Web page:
If you pick the right party at the right time it can be very easy getting a job in politics. For instance, in the aftermath of the landslide defeat of 1997, the Conservative Party was wide open to even the most minimally qualified applicants.
For the most part, this did the party a power of good. All of sorts of weird-and-wonderful folk, who might otherwise have been passed over in favour of more conventional sorts, got their start during this period – some in Central Office, others in right-leaning think tanks or campaign groups.
Quite a few of them are now MPs – or have played other important roles. In fact, it’s not too much of an exaggeration to say that the Conservative Party was saved by a small army of eccentrics, fresh-thinkers and wild-cards.
Unfortunately, as Tory fortunes revived, the stuffed-suits and greasy-pole artists reasserted control – and a lot of what’s gone wrong can be blamed on them, not the unconventionals.
The Labour Party’s great misfortune has been to go from former party of government to government-in-waiting without an intervening period in the political wilderness. As a result they’ve had no trouble recruiting senior staffers of the reassuringly dull variety.
It’s a point amplified by Ian Leslie in an insightful piece for the New Statesman:
“…a typical career path might include a degree from Cambridge, perhaps taking in a year at Harvard, then a job at a think tank, writing fiendishly complex papers on welfare reform and advising the government of Latvia on transport policy. These are brainboxes, not dunces.”
The reason why this a bad thing is that the sort of people who are both willing and able to follow such a trajectory are a same-y lot:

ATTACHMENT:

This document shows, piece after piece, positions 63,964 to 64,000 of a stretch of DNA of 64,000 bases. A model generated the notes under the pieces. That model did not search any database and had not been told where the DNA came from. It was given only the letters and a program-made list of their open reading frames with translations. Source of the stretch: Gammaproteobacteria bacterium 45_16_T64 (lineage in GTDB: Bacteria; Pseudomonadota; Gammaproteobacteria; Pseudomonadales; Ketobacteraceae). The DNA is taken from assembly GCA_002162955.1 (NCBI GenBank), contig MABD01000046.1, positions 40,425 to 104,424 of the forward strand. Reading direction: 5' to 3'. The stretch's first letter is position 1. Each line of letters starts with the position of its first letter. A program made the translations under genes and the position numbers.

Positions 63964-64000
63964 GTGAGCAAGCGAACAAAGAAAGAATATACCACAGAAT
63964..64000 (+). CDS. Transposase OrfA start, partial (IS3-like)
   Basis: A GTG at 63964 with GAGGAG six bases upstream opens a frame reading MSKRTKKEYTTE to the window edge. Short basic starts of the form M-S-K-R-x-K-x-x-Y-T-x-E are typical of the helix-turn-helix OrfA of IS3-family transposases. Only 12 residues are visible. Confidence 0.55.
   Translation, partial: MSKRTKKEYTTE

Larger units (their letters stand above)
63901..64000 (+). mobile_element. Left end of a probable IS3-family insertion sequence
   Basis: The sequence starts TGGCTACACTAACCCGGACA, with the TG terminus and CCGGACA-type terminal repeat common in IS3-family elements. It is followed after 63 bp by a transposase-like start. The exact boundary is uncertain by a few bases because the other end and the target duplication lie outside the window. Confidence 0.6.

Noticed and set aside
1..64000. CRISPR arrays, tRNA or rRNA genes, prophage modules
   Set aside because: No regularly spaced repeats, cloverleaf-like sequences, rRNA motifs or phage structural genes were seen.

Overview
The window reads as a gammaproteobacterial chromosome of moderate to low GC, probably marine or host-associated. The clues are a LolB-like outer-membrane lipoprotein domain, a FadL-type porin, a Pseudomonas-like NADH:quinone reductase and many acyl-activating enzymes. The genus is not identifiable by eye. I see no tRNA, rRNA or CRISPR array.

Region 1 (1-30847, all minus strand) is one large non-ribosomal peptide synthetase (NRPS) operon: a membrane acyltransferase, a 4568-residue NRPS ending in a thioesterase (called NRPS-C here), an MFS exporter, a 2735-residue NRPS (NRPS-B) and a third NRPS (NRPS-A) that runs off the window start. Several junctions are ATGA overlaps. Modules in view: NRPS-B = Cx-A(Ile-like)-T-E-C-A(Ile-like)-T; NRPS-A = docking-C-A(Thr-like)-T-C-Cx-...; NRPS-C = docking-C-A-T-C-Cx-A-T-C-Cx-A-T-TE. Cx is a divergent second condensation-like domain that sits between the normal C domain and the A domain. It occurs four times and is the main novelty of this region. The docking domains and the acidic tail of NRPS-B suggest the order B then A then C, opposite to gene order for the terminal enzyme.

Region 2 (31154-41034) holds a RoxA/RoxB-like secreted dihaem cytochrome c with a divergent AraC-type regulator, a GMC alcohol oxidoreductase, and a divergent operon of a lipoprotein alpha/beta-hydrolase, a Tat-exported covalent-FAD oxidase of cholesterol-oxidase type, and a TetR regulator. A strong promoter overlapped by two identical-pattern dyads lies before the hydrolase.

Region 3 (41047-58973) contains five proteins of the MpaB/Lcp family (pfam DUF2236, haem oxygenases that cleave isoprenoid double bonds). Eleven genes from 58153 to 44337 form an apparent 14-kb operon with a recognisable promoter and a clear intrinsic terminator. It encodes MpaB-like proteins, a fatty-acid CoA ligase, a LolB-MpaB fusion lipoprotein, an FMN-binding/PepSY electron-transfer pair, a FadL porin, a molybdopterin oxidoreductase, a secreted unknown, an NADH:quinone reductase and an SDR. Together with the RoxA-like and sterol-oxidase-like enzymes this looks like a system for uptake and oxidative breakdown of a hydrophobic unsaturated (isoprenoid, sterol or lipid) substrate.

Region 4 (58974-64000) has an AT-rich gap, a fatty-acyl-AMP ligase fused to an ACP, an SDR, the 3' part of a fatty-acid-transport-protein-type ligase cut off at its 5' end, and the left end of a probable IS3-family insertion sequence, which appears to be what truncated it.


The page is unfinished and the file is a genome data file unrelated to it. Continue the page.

“…to assume that a lot of clever people adds up to a clever group is to neglect a phenomenon well established by social scientists: the more similar the members of a group think, the lower the group’s collective intelligence.
“This is known as the principle of ‘cognitive diversity’, and it is a key and sometimes neglected precondition of ‘the wisdom of crowds’. Collective wisdom isn’t a mere property of numbers; it arises out of the fizz and clash of different mindsets… Diversity trumps ability.”
Crucially, cognitive diversity is not the same thing as cultural diversity:
“Cognitive diversity shouldn’t be confused with cultural diversity, which is related but not the same. Looked at on the basis of gender and ethnicity, Labour has recruited an impressive mix of candidates. But if they all think the same way they won’t help the party make better decisions.”
Cultural diversity has increased at the same time that cognitive diversity has decreased. This isn’t to say that the former is the cause of latter, but rather to note that the latter has happened despite the former – which takes some doing. Indeed, in a country that has welcomed new citizens from every corner of the Earth, it is a scandal that one can still end up with collection of individuals as utterly indistinguishable as Labour’s top team.
To reiterate, the problem isn’t that they’re not clever or even too clever, but that they’re all clever in the same way.
“In his book The Difference, Scott Page, from the University of Michigan, explains that different people deploy different ‘cognitive toolboxes’: skills, rules of thumb, mental models. The greater the variety of toolboxes, the more tools are brought to bear on the problem at hand, and the more likely it is that a good answer will be found.”
Of course, some might say that there’s no shortage of tools in the Westminster village – but that’s another story.